Although most of the original pathways are actually still in use today, the bridges that were here when the Gobbins first opened all needed to be replaced. The new bridges have been designed to withstand the worst that the local climate can throw at them, and weather in such a way that they’ll gradually blend in with the landscape.
Further along, the high cliff walls separate you from the rest of the land, so you feel completely surrounded by the smell and sound of the sea.
The water looks quite inviting, doesn’t it?
Another cool thing about this area is its geology. Here, we’re not so far from the world-famous Giant’s Causeway, and you can actually see similar (but smaller and less regular) columns of basalt rock in the cliffs!
And what’s Explorer Beastie looking at so intensely in the second picture? Well, he’s trying to find Gobbinsite, a mineral that was discovered right here in this very area. Deposits have subsquently popped up all over the globe, but it still retains the name of the place where it was seen first. What someone should probably tell Explorer Beastie is that Gobbinsite is one of a group of minerals that all look very similar, and can only be differentiated by looking at the crystals under a microscope… But the promise of poking around some Beastie-sized caves should probably distract him nicely from that small technicality!
There are human-size caves here as well, although we weren’t able to access them this time around. Apparently they were once used by smugglers, and I read that they were a popular destination for picnics and tea parties back in the day too!
In the picture on the top right, you can also see the remains of part of the old path, which hugged the cliff line much more closely than the current one. But the most striking part of the walk is just around the next corner – the impressive Tubular Bridge!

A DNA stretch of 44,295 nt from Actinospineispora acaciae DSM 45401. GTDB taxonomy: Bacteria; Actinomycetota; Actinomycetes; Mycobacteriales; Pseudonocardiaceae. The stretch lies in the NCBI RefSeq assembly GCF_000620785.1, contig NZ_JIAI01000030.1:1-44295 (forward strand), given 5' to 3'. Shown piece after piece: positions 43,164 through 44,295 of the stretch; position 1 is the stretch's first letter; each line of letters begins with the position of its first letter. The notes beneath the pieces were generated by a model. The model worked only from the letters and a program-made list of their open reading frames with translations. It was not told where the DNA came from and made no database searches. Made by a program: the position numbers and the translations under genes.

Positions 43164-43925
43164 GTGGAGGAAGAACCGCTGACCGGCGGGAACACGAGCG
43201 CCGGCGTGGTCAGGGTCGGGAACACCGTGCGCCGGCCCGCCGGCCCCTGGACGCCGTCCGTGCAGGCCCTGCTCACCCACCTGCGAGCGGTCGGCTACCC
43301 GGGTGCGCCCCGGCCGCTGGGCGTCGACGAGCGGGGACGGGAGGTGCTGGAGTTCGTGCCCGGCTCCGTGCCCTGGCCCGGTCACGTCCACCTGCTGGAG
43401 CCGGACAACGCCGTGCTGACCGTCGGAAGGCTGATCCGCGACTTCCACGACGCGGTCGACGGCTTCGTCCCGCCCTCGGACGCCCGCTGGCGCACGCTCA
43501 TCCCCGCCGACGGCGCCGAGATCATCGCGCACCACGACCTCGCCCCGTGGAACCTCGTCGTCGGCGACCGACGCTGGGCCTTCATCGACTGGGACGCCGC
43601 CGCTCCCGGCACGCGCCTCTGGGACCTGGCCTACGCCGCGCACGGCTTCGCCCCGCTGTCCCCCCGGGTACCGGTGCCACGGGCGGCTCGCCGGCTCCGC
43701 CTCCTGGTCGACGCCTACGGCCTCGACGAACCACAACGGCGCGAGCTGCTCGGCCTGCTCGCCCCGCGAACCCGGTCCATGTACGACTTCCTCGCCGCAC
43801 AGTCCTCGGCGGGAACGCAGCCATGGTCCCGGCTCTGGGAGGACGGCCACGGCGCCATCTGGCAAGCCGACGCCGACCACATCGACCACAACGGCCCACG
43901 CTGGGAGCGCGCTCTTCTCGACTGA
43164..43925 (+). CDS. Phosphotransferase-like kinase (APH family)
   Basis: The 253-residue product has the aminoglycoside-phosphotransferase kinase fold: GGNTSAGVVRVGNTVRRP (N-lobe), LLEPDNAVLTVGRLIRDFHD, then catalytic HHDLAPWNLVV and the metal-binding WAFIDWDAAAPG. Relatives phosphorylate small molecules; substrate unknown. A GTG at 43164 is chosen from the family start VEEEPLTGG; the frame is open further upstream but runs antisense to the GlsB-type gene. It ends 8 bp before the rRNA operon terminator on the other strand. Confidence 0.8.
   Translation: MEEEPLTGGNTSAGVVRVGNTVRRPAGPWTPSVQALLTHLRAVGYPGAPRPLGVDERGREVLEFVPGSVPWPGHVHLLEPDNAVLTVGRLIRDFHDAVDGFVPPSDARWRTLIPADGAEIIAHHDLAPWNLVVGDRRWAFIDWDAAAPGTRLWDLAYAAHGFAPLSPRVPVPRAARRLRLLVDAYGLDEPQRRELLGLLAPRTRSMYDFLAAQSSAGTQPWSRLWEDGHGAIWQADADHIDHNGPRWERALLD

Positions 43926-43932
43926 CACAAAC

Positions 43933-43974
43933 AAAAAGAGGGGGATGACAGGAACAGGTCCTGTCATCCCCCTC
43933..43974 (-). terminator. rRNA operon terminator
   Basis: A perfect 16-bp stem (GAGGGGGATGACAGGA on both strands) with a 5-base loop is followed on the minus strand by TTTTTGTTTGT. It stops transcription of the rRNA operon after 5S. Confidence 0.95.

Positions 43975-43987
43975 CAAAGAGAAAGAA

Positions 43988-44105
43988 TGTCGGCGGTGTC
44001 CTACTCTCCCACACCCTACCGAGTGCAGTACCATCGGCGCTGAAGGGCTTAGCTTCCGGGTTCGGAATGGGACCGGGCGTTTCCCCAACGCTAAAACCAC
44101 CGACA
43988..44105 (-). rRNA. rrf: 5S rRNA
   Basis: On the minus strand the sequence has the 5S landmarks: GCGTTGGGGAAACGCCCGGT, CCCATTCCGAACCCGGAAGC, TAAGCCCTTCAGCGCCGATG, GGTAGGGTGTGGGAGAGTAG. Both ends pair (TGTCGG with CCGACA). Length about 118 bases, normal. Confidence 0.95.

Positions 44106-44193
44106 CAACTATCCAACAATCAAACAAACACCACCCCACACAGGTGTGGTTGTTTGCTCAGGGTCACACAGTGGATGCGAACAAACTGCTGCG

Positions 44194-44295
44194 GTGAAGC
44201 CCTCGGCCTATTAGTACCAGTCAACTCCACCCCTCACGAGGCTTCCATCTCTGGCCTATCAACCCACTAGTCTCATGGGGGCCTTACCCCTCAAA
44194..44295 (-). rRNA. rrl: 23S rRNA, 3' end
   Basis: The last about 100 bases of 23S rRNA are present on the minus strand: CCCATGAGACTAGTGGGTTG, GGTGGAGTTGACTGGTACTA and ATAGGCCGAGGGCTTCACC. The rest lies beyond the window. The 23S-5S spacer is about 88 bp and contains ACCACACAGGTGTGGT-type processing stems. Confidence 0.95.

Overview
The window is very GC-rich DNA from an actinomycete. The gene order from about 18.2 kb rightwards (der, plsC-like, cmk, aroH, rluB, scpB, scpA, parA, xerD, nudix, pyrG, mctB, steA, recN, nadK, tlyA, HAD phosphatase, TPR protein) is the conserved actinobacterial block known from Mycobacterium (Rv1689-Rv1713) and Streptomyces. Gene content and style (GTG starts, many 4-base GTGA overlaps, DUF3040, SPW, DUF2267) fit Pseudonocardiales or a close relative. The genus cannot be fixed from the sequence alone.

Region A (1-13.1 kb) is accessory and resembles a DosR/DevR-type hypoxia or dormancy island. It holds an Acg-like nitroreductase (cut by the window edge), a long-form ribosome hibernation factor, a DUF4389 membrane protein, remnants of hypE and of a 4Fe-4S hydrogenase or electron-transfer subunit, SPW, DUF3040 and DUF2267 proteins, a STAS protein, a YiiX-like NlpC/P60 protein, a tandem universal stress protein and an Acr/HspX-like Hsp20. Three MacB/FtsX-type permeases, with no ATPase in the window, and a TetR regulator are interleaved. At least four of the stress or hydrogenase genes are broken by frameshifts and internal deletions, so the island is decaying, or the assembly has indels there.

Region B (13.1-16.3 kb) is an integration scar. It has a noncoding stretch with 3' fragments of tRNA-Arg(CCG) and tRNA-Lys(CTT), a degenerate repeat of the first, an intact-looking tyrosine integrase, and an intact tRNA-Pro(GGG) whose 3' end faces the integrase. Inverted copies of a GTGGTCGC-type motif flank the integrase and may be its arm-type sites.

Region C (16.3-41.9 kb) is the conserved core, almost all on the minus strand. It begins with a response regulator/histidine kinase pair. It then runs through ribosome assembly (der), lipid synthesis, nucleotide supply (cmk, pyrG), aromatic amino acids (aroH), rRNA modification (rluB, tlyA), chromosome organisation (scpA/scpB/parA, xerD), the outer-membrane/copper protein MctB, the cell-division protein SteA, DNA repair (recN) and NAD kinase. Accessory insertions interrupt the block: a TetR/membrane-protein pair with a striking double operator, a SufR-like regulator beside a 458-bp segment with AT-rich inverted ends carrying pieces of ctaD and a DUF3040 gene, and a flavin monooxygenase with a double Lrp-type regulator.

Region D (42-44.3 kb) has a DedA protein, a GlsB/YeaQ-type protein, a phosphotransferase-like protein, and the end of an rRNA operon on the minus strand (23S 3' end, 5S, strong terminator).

This is a reconstruction of the bridge that occupied this stretch of the original walk, and which quickly became the trademark of the Gobbins path. The updated version is twice as wide as its predecessor, but thanks to the fact that it’s made from stainless steel rather than wrought iron, it actually weighs less… And it no longer needs to be repainted every winter to protect it from the elements!
Unfortunately, ongoing maintenance works meant that the Tubular Bridge marked journey’s end for us this time around. Perhaps just as well, since a certain little woolly monster was starting to fall behind the rest of the tour group…
Still, when you’re so small, it’s easy to hitch a ride home. And that leaves you perfectly refreshed to pose cheerfully with the sign on the way out…
… And play on the beach for the rest of the afternoon!
We had such a great time exploring The Gobbins last week, and Mark, our guide, was friendly and super-knowledgeable! There are only a few days left in the current tour season, but the full path is due to reopen in the Spring, so be sure to book your tickets if you’re heading to this part of the world! Oh, and Game of Thrones fans will probably be interested to learn that the bus trip back to the centre takes you within Jon-Snow-stalking distance of Castle Black… Just sayin’!
Has anyone else headed to the Gobbins this summer? What did you think? Let us know in the comments! And we’ll have more monster fun for you next Tuesday, so we’ll see you then!